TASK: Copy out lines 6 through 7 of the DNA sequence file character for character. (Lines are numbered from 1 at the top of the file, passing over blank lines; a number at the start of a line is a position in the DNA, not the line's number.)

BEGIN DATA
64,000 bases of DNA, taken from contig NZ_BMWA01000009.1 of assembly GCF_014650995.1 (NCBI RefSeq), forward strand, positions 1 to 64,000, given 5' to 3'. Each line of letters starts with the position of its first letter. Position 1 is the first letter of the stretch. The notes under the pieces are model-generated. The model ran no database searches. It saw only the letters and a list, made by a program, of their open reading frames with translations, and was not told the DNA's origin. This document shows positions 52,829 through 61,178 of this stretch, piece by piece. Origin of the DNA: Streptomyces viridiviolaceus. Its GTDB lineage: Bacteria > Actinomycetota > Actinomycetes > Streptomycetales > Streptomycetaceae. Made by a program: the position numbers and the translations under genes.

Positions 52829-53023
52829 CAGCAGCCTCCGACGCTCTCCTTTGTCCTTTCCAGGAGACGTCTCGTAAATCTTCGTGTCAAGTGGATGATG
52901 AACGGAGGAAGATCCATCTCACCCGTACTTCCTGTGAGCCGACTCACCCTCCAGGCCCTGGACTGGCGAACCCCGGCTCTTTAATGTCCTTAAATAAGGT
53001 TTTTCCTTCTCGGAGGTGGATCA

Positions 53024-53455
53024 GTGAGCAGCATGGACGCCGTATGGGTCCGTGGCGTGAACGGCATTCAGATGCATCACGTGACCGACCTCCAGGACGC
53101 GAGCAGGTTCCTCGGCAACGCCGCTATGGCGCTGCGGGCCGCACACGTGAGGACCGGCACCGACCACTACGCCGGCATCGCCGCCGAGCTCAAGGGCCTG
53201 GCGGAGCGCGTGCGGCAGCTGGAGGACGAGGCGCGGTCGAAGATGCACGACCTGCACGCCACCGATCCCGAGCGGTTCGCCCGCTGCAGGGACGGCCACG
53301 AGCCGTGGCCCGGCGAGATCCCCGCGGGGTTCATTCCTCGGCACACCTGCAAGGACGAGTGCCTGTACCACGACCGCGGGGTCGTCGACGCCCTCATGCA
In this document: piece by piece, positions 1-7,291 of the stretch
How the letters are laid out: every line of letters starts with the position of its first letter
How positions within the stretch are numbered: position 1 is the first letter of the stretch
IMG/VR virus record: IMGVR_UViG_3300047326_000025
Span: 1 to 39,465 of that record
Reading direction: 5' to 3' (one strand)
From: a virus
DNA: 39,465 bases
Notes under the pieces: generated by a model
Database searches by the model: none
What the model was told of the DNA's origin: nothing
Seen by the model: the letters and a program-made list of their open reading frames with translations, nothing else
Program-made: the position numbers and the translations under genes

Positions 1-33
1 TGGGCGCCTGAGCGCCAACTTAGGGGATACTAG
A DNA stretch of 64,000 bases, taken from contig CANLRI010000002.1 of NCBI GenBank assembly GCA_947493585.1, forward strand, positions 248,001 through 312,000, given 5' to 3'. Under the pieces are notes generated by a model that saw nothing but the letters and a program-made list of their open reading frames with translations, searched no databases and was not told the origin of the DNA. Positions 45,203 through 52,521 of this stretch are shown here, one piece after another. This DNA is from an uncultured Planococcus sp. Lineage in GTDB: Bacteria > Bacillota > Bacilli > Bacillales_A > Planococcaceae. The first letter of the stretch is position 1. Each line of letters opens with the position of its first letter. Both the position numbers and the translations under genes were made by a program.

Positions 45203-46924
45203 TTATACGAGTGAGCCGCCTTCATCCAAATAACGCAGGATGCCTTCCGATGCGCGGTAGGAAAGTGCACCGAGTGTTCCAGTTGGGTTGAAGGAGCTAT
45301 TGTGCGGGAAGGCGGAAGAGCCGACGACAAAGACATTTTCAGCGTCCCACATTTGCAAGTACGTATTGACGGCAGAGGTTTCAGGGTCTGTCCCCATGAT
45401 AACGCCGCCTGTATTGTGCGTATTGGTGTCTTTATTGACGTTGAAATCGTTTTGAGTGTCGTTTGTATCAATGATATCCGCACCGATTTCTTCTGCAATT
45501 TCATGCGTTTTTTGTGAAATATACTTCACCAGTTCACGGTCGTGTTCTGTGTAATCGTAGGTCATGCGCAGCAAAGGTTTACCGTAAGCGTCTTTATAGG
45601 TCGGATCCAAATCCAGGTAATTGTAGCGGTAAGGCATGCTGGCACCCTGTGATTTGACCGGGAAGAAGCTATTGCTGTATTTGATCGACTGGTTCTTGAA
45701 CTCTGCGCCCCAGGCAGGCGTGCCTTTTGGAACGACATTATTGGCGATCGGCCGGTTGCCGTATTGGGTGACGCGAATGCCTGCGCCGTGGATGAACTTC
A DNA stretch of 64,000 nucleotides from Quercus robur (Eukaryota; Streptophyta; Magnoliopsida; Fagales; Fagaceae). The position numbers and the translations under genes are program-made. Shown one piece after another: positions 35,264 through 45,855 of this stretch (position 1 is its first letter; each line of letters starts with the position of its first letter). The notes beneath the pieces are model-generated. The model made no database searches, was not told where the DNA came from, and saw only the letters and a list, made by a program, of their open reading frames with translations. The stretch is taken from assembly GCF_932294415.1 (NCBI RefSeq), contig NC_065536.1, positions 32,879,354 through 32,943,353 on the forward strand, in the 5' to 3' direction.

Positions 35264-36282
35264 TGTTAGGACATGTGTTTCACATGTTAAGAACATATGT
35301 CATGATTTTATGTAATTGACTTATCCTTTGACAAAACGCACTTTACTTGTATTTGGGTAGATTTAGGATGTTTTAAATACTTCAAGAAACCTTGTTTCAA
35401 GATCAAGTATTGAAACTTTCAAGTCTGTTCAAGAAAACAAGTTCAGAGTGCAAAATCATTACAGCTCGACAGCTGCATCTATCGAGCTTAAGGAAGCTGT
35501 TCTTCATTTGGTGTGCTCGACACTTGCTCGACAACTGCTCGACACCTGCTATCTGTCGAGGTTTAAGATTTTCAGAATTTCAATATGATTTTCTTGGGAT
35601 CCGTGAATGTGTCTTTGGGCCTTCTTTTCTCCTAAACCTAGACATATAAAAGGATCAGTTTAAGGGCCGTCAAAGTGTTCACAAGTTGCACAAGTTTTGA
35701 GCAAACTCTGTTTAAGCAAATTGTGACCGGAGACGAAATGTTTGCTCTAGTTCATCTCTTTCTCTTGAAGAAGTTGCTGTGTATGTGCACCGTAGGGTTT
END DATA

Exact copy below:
Positions 53024-53455
53024 GTGAGCAGCATGGACGCCGTATGGGTCCGTGGCGTGAACGGCATTCAGATGCATCACGTGACCGACCTCCAGGACGC